I love the mic drop and just leaving.

Tu Au 23:54
Yeah, but you have to say it without an accent. So they’re just like, confused.

Ayoto Ataraxia 23:59
That’s the worst. I mean, I’ve had different variations of this or like, when I speak Italian. It’s also really funny because I was at an Airbnb in Denmark, and the woman was Italian. And she was she was speaking on the phone. And I needed to get something. So I asked her speaking in Italian. And she just looked at me. It’s like, you know, when your brain is occupied, your brain capacity goes down. But she just couldn’t make out that I was speaking Italian to her. It was just like, this is not happening. I’ve had other experiences like that where people just it’s some kind of cognitive dissonance. There’s no way that this Asian man is speaking, speaking, speaking, speaking even. Yeah, we don’t do that around here.

Tu Au 24:41
Yeah, maybe it’s the same as you know, when you’ve seen videos of Bart Simpson, the lady that voices Bart Simpson, and when she’s speaking, you see her and she’s just one middle aged woman and so forth. But then when she speaks, it’s bought and your head doesn’t connect the two you’re just like this is not possible.

Ayoto Ataraxia 24:58
I’ve had the opposite to when When I see like a white person speak Mandarin or something, and I’m just I’m also Yeah, the same. Yeah, it’s Yeah. hard to comprehend.

Tu Au 25:08
Yes. But like your accent in Italian is really good, isn’t it? Like, by chance? I don’t know.

Ayoto Ataraxia 25:15
I mean, I had the talent friends that would make these kind of racist remarks saying like, No, you just have access. What? No, you sound you sound Chinese when you speak Italian, but you don’t have it in English, which is also like, so what if I sound Chinese? You know, like, but we all know that there’s a negative connotation here.

Tu Au 25:33
Yeah, that is true. I think I probably have a bit of that sometimes, too. Even though, like I said, Asians can be racist as well. And growing up with parents that say certain things are yours, you kind of pick that up too. And you say it yourself. Like, that must be a Chinese thing. And you know, later on as you get older, you’re like, Mom, these are the things that we probably can fix and change. And not, it’s not great.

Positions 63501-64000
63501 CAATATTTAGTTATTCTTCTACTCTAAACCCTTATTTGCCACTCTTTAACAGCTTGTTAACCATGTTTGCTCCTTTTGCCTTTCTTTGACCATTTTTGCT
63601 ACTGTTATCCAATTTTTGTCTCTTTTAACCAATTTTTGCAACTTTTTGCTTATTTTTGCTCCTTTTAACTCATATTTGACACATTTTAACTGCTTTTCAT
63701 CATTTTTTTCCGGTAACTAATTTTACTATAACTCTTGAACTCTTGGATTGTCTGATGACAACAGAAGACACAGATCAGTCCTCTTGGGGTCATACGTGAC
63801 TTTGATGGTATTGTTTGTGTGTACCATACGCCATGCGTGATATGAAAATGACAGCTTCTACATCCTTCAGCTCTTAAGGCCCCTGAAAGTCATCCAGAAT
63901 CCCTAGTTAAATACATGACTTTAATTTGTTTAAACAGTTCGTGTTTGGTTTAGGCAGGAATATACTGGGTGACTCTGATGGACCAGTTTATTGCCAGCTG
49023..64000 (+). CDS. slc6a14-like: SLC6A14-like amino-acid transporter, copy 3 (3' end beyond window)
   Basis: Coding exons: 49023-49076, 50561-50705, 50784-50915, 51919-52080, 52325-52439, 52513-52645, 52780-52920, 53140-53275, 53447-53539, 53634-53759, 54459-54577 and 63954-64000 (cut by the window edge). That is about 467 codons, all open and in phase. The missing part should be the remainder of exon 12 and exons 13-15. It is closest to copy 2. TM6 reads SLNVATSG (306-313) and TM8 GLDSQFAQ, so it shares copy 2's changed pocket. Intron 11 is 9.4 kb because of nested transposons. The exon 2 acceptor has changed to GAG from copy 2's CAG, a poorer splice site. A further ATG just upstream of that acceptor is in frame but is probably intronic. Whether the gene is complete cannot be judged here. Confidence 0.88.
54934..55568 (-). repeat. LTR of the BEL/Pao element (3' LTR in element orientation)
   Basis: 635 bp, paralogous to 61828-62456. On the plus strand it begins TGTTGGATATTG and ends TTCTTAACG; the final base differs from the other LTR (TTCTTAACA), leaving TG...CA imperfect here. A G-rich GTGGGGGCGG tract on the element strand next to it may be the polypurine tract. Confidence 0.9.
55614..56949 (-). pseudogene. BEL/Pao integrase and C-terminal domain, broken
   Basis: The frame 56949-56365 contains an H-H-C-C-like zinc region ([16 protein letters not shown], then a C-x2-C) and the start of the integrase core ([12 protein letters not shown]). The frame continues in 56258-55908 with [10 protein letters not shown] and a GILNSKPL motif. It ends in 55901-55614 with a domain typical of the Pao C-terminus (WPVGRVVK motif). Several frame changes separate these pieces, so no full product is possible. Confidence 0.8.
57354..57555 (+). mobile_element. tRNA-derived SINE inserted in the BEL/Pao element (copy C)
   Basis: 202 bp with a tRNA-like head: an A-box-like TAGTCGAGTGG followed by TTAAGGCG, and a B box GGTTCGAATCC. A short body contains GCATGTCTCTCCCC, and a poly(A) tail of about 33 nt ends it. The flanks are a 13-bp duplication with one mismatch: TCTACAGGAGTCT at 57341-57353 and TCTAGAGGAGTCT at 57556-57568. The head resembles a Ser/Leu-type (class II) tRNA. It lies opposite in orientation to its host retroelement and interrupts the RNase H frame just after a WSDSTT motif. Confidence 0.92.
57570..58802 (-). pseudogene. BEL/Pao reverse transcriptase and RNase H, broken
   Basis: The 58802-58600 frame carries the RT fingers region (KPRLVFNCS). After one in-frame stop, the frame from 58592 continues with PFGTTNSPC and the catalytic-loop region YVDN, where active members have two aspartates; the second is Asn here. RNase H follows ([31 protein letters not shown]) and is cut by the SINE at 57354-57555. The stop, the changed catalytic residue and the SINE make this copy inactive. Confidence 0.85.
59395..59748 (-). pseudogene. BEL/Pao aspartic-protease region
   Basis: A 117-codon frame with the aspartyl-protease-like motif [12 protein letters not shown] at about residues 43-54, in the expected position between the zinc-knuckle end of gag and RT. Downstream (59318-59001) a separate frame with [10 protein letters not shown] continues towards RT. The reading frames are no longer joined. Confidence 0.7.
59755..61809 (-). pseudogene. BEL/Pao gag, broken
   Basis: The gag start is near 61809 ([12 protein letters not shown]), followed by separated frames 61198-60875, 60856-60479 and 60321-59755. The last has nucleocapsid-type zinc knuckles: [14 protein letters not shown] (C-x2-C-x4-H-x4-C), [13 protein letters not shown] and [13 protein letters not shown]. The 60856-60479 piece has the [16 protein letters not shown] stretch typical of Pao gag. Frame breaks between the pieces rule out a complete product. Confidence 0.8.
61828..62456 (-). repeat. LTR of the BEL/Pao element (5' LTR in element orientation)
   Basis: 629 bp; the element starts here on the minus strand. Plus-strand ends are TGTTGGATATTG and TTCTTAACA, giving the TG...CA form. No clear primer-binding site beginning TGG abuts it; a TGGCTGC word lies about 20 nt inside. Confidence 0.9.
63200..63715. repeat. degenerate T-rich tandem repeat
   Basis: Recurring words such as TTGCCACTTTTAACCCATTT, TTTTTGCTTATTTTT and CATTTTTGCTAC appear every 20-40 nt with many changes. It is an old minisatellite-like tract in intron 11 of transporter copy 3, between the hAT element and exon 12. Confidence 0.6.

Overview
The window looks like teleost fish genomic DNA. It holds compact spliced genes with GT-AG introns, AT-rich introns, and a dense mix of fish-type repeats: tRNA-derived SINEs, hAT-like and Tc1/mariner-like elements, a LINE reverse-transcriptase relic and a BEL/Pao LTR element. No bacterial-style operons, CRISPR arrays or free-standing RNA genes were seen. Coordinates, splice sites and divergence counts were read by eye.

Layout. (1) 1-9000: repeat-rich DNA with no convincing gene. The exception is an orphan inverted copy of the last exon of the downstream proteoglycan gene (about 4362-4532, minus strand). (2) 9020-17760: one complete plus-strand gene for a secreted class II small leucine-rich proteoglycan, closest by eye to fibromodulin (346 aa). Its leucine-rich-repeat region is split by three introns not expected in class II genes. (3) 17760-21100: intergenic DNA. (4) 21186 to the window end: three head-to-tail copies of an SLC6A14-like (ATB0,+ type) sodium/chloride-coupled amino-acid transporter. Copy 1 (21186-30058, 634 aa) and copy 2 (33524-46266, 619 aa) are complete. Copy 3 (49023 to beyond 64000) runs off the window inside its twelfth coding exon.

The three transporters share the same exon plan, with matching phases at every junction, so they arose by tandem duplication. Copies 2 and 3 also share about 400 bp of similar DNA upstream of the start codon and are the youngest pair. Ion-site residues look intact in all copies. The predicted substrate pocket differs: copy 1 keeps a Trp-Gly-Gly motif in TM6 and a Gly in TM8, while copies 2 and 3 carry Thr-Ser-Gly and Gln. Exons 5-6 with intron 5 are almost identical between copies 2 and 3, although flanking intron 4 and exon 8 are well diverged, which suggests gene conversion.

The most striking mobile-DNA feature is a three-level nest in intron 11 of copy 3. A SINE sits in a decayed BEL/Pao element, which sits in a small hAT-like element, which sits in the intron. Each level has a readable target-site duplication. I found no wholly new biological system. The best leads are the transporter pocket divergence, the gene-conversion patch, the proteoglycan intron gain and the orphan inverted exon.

Ayoto Ataraxia 25:59
Yeah, it’s still a group thing, right? Like it’s a societal shift that we kind of have to be a bit more aware. I think it’s also because we just live with one and like, we live in a fucking society guys. Like we’re not living in Viking days, where you got to be watching out for the strange foreigners that are dark and scary or something that’s going to come and rape and pillage That’s true. Do you have the fear in Australia with with even talking to white friends about like, I get this thing where I’m kind of it depends. I have to pick my battles. Like some days, I’m like, I’ll bring it up or pointed out or say it. And some days, I’m like, oh, man, like, they are not ready or like we’re not, you know, and it’s kind of fucked up because they still being racist. Like I find here, people get almost angry if you point out the fact that they were racist, even though I’m the one or like, they’re not the what they’re not the victim. I’m just saying like, Hey, you, you’ve been really aggressive, and then they call them out.